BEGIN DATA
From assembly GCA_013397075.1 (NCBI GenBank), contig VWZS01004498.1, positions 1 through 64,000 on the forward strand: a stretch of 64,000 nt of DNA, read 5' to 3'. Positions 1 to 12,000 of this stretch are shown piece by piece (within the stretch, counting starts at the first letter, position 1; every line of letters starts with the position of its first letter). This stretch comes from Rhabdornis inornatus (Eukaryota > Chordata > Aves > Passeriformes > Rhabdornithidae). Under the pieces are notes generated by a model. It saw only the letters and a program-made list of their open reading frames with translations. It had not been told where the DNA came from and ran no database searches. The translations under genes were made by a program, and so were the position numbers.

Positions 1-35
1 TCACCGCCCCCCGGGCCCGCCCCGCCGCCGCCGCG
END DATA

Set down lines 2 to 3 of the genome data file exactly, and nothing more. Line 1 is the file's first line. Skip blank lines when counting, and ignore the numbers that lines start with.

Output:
Positions 1-35
1 TCACCGCCCCCCGGGCCCGCCCCGCCGCCGCCGCG